It’s Deaf Dog Awareness Week

September 24, 2019

National Deaf Dog Awareness Week is the last full week of September. According to the AKC, as many as 5 to 10 percents of dogs have some degree of hearing loss, either in both ears (bilateral) or in one ear (unilateral). However, this doesn’t mean that you and your dog can’t enjoy a happy, active and fulfilling life together. In this blog, we’ll cover some of the causes, symptoms, and tips for living with a dog with hearing loss. 

Causes of Deafness In Dogs

Deafness in dogs can have multiple causes. Some dogs are genetically predisposed to deafness. Dogs with white, merle, or piebald color patterns, as well as blue eyes, may be at higher risk for deafness.

Hearing loss in dogs can also be acquired. Some of the most common causes are from wax or debris buildup, untreated ear infections, medicine toxicity, injury and old age. 

Signs & Symptoms of Deaf Dogs

Dogs can exhibit signs of deafness as young as one week old. Some of the most common signs include: 

  • Changes inattentiveness and obedience, such as failure to respond to familiar commands
  • Difficult to wake when sleeping
  • Not acknowledging every day sounds like doorbells/door knocks, vacuums or your voice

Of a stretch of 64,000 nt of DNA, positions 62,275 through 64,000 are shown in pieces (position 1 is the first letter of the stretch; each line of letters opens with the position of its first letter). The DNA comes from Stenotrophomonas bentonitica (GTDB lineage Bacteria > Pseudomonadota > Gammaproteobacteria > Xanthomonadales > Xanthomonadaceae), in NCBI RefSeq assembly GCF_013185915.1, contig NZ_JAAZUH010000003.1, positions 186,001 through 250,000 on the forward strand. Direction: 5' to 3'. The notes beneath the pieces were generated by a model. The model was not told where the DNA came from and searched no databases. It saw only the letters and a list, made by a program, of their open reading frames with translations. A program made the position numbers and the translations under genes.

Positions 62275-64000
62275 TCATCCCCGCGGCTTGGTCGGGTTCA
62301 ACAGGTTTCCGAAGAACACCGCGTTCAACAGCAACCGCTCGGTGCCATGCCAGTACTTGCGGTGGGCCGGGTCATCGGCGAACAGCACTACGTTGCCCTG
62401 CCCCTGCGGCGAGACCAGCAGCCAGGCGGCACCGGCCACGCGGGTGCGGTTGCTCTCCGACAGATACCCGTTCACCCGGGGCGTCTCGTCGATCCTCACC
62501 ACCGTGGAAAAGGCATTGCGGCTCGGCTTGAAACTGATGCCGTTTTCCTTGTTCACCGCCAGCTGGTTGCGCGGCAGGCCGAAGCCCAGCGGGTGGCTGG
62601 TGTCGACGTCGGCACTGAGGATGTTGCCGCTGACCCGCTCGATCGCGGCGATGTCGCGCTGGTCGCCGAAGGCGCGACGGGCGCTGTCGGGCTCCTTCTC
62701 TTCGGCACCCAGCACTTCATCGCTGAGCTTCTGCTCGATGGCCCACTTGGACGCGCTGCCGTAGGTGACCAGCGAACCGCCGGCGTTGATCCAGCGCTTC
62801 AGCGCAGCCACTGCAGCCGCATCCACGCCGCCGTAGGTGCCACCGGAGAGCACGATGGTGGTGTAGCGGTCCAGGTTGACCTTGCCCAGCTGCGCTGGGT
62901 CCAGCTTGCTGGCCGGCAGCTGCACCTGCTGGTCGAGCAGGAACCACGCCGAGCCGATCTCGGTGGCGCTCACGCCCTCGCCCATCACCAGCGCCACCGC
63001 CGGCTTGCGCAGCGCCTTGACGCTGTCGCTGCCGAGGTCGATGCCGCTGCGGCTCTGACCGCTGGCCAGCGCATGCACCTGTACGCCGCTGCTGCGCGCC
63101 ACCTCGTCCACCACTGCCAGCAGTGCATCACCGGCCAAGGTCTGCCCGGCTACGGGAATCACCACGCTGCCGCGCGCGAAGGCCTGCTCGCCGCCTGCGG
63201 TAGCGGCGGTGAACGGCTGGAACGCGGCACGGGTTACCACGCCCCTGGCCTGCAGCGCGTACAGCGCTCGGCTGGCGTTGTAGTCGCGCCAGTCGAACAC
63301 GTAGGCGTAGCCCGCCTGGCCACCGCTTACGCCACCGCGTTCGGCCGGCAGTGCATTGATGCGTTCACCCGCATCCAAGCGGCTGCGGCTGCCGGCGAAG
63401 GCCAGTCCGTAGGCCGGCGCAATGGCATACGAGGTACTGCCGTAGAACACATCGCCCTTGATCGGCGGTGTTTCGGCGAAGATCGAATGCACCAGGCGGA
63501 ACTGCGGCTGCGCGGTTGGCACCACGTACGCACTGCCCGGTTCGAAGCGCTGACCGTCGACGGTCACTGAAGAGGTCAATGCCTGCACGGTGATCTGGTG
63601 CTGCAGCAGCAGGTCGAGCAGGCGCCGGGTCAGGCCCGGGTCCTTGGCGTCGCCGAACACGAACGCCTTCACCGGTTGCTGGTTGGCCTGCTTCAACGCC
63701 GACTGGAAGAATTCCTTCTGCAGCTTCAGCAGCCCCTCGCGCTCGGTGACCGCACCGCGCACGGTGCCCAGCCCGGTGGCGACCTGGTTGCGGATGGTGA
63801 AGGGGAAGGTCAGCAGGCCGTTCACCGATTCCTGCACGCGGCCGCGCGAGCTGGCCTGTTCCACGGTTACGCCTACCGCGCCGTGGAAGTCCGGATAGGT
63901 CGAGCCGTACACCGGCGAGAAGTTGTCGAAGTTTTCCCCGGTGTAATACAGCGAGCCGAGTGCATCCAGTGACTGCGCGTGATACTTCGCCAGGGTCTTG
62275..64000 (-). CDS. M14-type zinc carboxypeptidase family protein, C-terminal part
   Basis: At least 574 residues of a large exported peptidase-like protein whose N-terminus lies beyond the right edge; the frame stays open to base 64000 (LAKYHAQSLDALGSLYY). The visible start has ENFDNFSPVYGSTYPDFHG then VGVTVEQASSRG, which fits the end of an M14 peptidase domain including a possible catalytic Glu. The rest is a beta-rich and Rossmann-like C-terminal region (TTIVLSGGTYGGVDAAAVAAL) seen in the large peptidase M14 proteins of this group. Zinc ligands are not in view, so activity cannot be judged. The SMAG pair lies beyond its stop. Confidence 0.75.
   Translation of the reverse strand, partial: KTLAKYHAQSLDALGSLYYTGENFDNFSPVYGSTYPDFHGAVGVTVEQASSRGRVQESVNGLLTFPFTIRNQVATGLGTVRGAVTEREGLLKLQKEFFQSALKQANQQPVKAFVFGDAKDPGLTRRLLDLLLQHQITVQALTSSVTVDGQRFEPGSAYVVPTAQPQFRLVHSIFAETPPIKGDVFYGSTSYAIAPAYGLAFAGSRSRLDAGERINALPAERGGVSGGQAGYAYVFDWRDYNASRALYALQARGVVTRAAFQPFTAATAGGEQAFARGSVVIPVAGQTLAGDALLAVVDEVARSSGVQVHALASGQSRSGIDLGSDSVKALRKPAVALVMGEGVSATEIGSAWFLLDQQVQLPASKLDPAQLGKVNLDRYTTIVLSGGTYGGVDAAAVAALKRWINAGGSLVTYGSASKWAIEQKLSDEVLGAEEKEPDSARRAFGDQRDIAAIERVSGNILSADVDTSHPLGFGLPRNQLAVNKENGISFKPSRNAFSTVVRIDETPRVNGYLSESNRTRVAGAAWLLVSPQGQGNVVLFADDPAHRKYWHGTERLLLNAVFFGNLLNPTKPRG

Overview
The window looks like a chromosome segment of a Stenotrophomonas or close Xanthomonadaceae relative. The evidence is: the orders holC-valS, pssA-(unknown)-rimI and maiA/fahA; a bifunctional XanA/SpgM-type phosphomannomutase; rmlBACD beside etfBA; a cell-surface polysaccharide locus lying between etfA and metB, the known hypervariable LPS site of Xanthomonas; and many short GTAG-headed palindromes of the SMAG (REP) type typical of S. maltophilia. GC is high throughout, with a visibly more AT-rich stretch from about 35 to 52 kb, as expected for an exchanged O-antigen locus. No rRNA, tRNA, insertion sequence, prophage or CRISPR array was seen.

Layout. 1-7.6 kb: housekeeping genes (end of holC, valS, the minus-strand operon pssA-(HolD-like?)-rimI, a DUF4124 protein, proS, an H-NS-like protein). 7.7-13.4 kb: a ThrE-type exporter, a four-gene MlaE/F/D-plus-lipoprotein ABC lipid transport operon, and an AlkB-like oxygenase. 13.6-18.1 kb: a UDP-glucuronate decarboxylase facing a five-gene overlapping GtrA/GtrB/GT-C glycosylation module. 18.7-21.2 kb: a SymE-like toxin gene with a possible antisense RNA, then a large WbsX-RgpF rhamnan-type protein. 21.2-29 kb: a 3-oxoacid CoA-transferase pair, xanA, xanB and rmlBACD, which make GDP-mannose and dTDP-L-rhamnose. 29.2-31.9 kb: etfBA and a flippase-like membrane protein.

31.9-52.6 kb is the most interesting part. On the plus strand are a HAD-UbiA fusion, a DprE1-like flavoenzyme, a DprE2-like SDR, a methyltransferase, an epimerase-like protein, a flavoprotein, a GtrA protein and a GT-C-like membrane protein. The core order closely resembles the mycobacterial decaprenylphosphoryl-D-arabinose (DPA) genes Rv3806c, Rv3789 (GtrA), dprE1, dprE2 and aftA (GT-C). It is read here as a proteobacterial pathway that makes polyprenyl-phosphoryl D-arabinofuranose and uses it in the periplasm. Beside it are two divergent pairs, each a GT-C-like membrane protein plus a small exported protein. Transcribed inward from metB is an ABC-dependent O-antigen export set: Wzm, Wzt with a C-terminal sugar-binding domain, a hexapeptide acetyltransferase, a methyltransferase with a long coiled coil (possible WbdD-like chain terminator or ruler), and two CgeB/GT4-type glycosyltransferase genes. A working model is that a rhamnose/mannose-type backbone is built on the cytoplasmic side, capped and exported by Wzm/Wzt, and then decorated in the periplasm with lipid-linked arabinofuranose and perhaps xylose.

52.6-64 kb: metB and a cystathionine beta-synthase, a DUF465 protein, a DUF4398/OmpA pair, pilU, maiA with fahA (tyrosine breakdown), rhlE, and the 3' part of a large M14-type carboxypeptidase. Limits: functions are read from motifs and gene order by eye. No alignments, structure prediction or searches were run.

• Excessive barking
  • Shaking or tilting their head

If your dog exhibits any of these signs, please see your veterinarian immediately. They will perform a series of tests to determine not whether or not your dog has hearing loss, as well as the degree of the potential loss. 

Living with a Deaf Dog

Despite their disability, hard-of-hearing dogs are very trainable. However, there are some basics to keep in mind to make sure that your dog feels safe and comfortable. 

  • Approach your dog carefully. Dogs with hearing loss can be easily startled. To avoid this, stomp your foot when you get near them so that your dog can feel the vibration. Then, touch or pet them gently on the back to let them know you’re near.
  • Sleeping dogs can be startled especially easy. To wake your dog, gently place your hand in front of your dog’s nose so that they can smell you. Then, pet them on the back as they wake up.
  • Monitor their activity. With their hearing limitations, it’s important that deaf dogs are never left unattended when outdoors unless they’re in a fenced-in area. Since they can’t hear traffic or horns, keeping your dog on a leash in open areas is best. 
  • Alert others that your dog is deaf. To avoid strange touches or overwhelming situations, purchase a collar, harness or vest that indicates that your dog is deaf. 
  • Train your dog with hand signals. That’s right! Your dog can learn to recognize sign language. Animal Wellness Magazine offers this guide to help you learn more.   
  • Visual cues from flashlights or by turning the lights off and on can also grab a dog’s attention. 
  • Add a bell to their collar. If your dog is missing or gets lost in the house, a bell will help you find them. 


Having a deaf dog can be extremely rewarding and offer unparalleled bonding experiences! Take time this week to celebrate the resiliency of these remarkable dogs (because deaf dogs rock), along with their pet parents.